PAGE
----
The head of the criminal barrister profession has said unless ‘radical change’ to prosecution fees is promised by early next week direct action is certain. The warning accompanied an anonymous message claiming barristers have reached their ‘wits end’.

In a message sent to members the head of the Criminal Bar Association (CBA), Chris Henley QC, said he is meeting the senior management team at the Crown Prosecution Service (CPS) on Tuesday. Although the CPS has promised a review of fees, the CBA said all the signs point to it being a ‘damp squib’.

‘Unless something very radical happens on Tuesday you have made clear in your resounding responses to the recent survey what will come next. And it will,’ Henley wrote.

Last month, nearly all of the 2,050 barristers who responded to the CBA’s survey on prosecution fees (94.8%) said they were prepared to take action - potentially including no returns and days of action. When asked if they believed current remuneration rates for prosecution advocacy reflect the demands skill and responsibility the work involves, 99.3% said no.

Henley said the CBA is contacted almost daily by barristers who are either working for free or being deprived of their proper fee.

He shared an anonymous post from a junior barrister who said they were underpaid for work on a ’a serious multi-handed kidnapping trial’ which concluded last July.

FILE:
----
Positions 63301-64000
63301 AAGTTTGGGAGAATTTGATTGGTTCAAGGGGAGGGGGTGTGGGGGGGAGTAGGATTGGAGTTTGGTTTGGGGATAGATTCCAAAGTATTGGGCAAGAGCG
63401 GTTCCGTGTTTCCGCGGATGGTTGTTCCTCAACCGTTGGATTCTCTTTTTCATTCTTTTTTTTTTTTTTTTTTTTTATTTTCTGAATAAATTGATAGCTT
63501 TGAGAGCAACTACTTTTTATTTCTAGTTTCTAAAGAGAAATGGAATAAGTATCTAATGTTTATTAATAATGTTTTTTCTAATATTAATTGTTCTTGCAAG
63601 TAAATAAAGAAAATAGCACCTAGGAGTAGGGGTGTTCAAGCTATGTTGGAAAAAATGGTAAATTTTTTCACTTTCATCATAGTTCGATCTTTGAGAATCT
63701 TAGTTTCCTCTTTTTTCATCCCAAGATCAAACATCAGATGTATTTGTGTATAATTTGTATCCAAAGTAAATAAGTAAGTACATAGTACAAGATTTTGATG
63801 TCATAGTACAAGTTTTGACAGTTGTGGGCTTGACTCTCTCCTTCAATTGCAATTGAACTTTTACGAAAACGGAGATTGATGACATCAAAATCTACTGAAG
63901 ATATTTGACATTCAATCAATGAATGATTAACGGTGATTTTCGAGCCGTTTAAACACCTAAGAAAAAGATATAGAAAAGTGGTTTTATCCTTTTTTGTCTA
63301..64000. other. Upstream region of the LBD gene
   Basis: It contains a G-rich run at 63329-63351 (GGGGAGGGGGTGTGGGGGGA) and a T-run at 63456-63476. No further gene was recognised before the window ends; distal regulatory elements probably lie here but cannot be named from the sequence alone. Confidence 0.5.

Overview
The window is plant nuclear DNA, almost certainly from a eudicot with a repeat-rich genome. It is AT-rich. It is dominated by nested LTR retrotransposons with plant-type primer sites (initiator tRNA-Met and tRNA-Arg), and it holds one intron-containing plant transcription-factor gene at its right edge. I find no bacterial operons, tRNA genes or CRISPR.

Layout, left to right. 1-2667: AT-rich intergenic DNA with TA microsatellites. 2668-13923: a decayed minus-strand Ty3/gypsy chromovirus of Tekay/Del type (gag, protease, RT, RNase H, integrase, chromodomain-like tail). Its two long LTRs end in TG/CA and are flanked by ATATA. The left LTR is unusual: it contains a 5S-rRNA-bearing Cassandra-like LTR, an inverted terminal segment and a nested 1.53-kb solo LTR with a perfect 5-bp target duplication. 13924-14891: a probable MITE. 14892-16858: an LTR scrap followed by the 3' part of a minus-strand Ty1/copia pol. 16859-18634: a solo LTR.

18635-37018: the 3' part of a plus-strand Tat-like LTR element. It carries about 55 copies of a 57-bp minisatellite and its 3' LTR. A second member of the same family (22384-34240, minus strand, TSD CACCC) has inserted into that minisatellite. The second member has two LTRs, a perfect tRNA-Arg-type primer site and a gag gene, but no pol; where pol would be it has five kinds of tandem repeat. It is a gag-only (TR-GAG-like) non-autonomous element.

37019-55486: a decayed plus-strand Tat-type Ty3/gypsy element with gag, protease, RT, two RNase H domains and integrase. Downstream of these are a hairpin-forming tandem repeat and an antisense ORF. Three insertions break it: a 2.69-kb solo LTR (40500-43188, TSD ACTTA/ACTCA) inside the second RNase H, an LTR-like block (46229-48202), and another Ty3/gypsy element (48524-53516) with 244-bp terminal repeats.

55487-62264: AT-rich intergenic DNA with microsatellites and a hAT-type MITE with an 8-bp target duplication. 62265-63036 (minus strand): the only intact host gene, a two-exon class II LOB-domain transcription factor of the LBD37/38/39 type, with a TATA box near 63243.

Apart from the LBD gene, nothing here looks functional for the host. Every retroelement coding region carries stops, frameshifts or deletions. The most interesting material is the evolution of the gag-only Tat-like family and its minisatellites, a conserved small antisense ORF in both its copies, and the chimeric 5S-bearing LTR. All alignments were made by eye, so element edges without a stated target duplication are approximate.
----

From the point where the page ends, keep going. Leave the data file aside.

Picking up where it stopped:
’In September we were told the case was not to be paid as an enhanced fee case because the material that took the case over the threshold was ‘electronic media material falling within para 74b’. Electronic material does not fall within 74b unless it is “served on disk”. In this case it was not’.

The barrister immediately applied for a redetermination but is still, despite multiple attempts at contact, waiting for an outcome.

‘The difference in fees to me was about £5k, to my leader about £7k. These are significant sums and the delay in paying them can have a serious impact on cashflow and the ability to continue in the profession. So here we are 10 months after the sentence was passed. We cannot even put in an appeal yet because there has been no redetermination by the business manager, a necessary step in the appeals process.

’We are at our wits end. We are fed up with being treated in this frankly disgraceful way. We are expected to take these cases on not knowing whether we are even going to be paid.’